ENGINEERING THE FUTURE — From left, standing behind a C130 cargo plane ramp designed and manufactured in ITB, are Jim DeStaffany, Shelley Suek, Corey Rilley, Rob Cook, Mitch Hauer and Richard Hogan. I-O Photo by Deanna Wakkinen
By Deanna Wakkinen, I-O Reporter
From a town rich on values and community comes our ‘Spotlight on Business’ which highlights a business, gives emphasis on their contributions to our community and remembers their history.
Started back in the 1970s, ITB or Intercontinental Truck Body has been a name that we all know but it may be a place you know little about. It was originally a mechanical shop for missile defense before being taken over in the 70’s as a truck body manufacturer.
Bought in 1999 from Kenny VanDyke and the Vanee family from Canada, Ron Ueland, Bert and Mike Robbins came with backgrounds in engineering and agriculture and the hopes to diversify and grow. These native Montanans knew the importance of keeping business local and in Montana.
Known for their parcel delivery vans and grain bodies, ITB was able to put their foot in the door and obtain small military contracts.
Having come full circle, they now manufacture ramps for the Air Force, tugs for the Defense Department, manufacturing equipment for the logging industry and other military grade components.
With new military contracts that have opened up ITB to the global market, including places such as Chile, Poland and Turkey, the need arose to continue hiring. The number of employees on hand varies and at a recent high point was at 85.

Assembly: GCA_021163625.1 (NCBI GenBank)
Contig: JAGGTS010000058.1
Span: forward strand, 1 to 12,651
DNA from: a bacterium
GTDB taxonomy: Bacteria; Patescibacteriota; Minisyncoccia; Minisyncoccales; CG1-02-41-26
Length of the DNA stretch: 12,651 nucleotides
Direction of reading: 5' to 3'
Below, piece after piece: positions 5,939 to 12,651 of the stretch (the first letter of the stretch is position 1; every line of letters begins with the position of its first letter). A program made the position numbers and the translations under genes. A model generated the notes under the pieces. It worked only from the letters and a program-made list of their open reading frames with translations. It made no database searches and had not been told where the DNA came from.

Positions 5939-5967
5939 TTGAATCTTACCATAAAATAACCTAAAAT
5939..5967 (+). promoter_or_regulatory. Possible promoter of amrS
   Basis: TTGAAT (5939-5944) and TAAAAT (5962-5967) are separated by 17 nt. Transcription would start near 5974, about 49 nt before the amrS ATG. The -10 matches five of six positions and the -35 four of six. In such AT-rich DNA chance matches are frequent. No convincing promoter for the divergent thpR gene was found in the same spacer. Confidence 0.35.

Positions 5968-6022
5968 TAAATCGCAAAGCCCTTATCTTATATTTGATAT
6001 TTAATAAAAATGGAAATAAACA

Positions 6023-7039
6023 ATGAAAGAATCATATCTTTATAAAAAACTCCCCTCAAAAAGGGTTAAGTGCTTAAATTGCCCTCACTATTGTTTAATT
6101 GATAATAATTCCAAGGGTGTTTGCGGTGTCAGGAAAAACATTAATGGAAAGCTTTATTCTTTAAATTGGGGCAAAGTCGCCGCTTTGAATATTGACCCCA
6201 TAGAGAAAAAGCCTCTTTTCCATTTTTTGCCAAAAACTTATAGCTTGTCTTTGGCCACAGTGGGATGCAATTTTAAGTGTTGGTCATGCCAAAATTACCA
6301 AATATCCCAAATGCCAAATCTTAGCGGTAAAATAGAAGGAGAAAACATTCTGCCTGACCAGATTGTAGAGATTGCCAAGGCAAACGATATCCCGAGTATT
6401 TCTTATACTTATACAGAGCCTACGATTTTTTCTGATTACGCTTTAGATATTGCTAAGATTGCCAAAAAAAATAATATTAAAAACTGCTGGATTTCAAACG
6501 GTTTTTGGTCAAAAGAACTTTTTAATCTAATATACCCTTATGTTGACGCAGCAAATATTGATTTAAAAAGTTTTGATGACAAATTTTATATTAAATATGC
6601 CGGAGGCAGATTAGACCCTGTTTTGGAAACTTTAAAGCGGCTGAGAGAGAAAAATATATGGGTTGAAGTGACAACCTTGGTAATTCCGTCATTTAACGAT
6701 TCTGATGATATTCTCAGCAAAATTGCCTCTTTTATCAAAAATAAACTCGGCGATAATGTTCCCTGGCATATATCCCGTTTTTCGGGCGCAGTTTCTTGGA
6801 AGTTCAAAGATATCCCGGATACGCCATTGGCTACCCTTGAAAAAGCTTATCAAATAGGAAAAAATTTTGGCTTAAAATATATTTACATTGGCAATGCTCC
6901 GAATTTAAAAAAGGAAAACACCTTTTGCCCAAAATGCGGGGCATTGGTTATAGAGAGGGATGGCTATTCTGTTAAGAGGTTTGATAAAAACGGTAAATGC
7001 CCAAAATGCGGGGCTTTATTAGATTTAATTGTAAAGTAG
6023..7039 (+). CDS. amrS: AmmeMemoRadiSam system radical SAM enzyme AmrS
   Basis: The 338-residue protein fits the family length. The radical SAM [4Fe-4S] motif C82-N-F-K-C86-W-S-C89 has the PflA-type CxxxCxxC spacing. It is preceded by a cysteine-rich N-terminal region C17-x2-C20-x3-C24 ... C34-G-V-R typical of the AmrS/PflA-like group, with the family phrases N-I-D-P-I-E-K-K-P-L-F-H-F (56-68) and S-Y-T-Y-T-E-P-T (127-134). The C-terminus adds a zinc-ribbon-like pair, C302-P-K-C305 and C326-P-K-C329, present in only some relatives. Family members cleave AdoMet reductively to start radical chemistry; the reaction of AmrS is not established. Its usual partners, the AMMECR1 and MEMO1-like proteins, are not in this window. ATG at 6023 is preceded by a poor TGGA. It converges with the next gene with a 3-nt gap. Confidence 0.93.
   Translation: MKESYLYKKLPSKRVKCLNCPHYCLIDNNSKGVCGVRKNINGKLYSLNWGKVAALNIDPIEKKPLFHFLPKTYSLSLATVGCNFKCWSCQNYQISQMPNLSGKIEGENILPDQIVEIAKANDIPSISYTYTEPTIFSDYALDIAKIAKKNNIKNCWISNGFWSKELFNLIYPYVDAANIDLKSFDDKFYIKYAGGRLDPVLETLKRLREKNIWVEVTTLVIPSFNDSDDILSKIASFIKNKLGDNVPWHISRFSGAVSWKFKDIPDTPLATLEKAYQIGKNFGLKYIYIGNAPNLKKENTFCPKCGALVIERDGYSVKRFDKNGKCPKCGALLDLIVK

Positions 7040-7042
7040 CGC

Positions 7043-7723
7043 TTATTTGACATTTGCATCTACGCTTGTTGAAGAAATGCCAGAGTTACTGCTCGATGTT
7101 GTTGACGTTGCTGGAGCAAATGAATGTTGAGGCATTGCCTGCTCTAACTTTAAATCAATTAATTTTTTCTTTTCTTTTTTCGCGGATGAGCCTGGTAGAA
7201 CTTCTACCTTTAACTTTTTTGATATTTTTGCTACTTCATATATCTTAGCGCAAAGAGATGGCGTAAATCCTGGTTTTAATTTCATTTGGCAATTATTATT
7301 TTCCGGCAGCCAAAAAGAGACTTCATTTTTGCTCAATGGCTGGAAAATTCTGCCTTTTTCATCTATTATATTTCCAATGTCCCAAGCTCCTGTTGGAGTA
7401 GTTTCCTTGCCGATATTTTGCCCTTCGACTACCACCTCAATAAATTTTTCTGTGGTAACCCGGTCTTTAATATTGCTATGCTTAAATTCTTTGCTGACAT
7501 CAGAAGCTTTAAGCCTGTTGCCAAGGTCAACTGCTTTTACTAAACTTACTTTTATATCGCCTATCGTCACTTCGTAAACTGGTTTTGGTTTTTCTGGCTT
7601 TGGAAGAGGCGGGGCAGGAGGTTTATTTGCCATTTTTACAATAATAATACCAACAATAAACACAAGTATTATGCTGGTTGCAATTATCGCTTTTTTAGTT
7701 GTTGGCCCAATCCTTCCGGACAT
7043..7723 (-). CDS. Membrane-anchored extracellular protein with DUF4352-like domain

Having employment opportunities for highly qualified, educated and specially trained individuals sets ITB apart and broadens the base of employment available in such a rural area.
Sales manager Mitch Hauer explained that “everyone gets excited for a new McDonalds but those are minimum wage jobs.” He continued by saying, “ITB is a main source of income for families.” He acknowledged that having a business in a small town that is able to grow and sustain is remarkable and is a pretty big opportunity for a small town.
Hauer grew up in Conrad but after receiving upper level education, had to relocate out of state. ITB gave him the opportunity to move back to the area and he commented, “It’s where I wanted to raise my kids.”
During his time off from the legislature, Rob Cook, vice president, business development, can also be found working at ITB. Cook has been with ITB since 2000 and was also brought back to the area he grew up in with opportunities through his engineering degree.
Engineer and Operations Manager Corey Rilley has been working at ITB for six years and says he was hoping to stay in Montana after receiving his degree, this job gave him an opportunity he hadn’t expected.
Recent hire Jim DeStaffany, also an engineer who was born and raised in Conrad, said, “It’s nice to get back to your roots and help my dad on the farm.”
Richard Hogan, another engineer for ITB, noted that “it is a big investment for a company to hire engineers.” After living in Los Angelos, Calif. for six years he’s happy to live and do the things you want without having the commute. He continued by adding that expenses are less and there is more opportunity to buy a house.
One of the first hires at ITB after it was sold in 1999 was Shelly Suek, office manager.
Ueland reflects on the past 12 years, “It’s the people that make it work ... with the network of talented people and business alliances, ITB will continue to diversify to participate in the evolving industries that we target; transportation, agriculture, forestry, and defense.”